Pride month: Be you, be proud

Pride month: Be you, be proud

OSAN AIR BASE, South Korea — Around the world, LGBT pride is often celebrated with parties, parades, fun and festivities. The lesbian, gay, bisexual and transgender community and its allies come together in support of equality, freedom and the movement for civil rights.


Nowadays, pride events are largely fun-filled, colorful, recreational functions, but what some don’t know is that the first LGBT pride demonstration was inspired by a riot against discrimination. It was a forward movement in the struggle toward liberation and fair treatment.

In 1969, in New York’s Greenwich Village, the police raided a gay bar, harassing and arresting many of the bar’s patrons, simply for being patrons. Being openly gay was prohibited in many places like New York City. 

These raids were common, but on this particular evening, the crowd fought back, leading to an intense and violent struggle between the police and the public. The confrontation, known as the Stonewall Riots, lasted for days, leading to the formation of collectives and organizations united in the fight for their right to simply exist in public spaces without being persecuted or attacked.

This struggle has existed and continues to exist within many systems, institutions and environments, including the U.S. military. After years of forced silence and hiding, LGBT service members are finally able to serve openly, thanks to the repeal of the “Don’t Ask, Don’t Tell” policy in 2011. The policy change was a step forward in creating a safe and supportive environment for all service members to be their authentic selves as they work towards their mission.

Some have questioned the necessity or the purpose of the repeal, suggesting that one’s sexual orientation or romantic life may not be important or appropriate to share in the workplace in any event. This argument would be valid if the DADT policy were enforced for all members of the U.S. military, but it only directly affected LGBT members, implying a sense of deviance or “otherness” to members of that community. 

Moreover, it associated LGBT identities with shame, secrecy and dishonor, forcing these service men and women to keep parts of themselves invisible and unrecognized.

These types of practices can be very harmful, as they influence a stigma, internalized homophobia and self-hate, and various mental health issues. Though things are changing, as new policies and practices have been implemented to reverse and reduce the harm done to LGBT communities by prior discriminatory actions, considerable effort remains to encourage respect and pride for all identities.

Often, societal norms and expectations cloud our ideas of what gender, gender expression and sexuality should be, diminishing our ability to see what actually is and often leading to rude assumptions and insolence. For example, some people want or expect all men to be masculine. Some want women to be sweet and submissive. Some want the spouse of a married person to be of the opposite sex. And some want young boys to only play with trucks and actions figures.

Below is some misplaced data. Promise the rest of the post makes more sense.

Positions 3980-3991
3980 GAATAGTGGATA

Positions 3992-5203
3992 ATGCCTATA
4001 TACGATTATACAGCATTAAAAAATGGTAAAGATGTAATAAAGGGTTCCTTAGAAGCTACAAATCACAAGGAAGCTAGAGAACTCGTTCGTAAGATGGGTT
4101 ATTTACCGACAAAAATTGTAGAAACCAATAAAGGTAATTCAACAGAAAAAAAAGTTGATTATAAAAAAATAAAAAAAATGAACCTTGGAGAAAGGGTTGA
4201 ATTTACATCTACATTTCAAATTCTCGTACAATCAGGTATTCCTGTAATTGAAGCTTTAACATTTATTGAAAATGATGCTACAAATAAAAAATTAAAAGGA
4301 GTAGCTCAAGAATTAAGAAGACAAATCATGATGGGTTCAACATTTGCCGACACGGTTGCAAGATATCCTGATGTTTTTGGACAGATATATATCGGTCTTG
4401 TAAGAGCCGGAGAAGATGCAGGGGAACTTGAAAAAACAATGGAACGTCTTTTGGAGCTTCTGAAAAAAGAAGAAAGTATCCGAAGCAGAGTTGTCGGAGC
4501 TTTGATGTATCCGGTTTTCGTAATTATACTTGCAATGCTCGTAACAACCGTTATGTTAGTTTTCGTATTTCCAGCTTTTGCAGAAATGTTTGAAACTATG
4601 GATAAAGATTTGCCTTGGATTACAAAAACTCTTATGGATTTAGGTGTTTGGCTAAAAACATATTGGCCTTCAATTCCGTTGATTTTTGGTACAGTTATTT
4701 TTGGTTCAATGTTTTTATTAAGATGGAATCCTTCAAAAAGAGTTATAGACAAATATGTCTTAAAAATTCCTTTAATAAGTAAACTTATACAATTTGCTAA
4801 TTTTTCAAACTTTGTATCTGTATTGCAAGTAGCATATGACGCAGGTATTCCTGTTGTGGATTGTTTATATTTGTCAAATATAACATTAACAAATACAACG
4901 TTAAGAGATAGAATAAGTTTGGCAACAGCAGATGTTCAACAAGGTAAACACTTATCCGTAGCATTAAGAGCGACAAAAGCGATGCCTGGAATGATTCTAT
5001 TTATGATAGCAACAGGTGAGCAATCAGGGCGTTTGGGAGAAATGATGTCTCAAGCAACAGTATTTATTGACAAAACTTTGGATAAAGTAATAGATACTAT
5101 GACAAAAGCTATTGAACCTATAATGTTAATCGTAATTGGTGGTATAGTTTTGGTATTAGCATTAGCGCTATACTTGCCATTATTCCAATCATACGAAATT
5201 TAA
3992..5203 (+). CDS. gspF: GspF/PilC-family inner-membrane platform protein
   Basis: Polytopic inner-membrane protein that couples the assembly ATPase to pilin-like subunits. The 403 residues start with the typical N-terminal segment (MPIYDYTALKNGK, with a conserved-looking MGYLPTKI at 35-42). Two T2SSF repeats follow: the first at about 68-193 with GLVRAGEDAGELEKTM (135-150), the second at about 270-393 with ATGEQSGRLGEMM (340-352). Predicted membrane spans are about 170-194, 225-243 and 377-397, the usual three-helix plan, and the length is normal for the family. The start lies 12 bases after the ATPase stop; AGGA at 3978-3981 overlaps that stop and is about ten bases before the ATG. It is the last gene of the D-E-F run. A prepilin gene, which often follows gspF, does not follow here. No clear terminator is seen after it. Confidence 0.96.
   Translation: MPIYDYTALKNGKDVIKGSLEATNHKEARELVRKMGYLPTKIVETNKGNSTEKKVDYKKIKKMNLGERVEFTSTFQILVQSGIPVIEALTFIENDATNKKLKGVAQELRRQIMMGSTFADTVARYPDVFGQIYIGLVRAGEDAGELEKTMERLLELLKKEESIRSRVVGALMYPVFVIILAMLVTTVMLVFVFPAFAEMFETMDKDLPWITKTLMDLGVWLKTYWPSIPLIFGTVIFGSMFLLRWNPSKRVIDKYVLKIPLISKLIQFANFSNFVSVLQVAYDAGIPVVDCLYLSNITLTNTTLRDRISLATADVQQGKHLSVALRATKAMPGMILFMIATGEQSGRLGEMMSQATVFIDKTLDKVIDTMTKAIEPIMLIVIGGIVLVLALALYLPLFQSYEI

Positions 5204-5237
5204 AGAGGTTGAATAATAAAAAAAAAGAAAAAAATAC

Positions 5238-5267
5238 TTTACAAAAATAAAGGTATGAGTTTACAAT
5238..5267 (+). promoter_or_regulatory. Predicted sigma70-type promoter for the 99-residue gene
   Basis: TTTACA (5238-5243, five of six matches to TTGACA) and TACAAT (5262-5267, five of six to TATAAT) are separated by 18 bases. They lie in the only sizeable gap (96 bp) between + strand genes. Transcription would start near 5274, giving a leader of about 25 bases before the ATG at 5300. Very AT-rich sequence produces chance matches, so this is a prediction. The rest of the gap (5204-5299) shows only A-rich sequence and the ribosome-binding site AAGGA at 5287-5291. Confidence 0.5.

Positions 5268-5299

In reality, there are so many variations between gender expression and sexual orientation that it is impossible to box these identities into our own narrow limitations of what someone is supposed to do, or should be. Some women are more tough than sweet. Some young boys prefer the color pink and flowers. And some men are married to men.

The point is that there are spectrums or continuums of gender, expression and sexuality that we all fall within somewhere — there is no “one size fits all.” Moreover, no persons should be shunned or discriminated against because they do not fall on the spectrum where someone else thinks they should.

We all deserve the space to be ourselves, and to be seen and celebrated. The world provides us with enough space, and hopefully our minds do, too, for all identities to develop and exist without consequence or fear. Our differences are all uniquely beautiful and worthy of love. We also unite across these differences, as they allow us to learn from each other, build with one another, and create shared experiences together.

This year’s LGBT pride committee encourages everyone to “Be you. Be proud,” while encouraging and supporting your fellow Airmen, friends, and family members to do the same. The freedom to exist fully and authentically is a basic human right that we should all practice for ourselves and uphold for those around us. 

We hope everyone — all ages, sexual orientations, genders, cultures, and other backgrounds — will join us in practicing self-love, acceptance and freedom, while celebrating each other with pride and unity.

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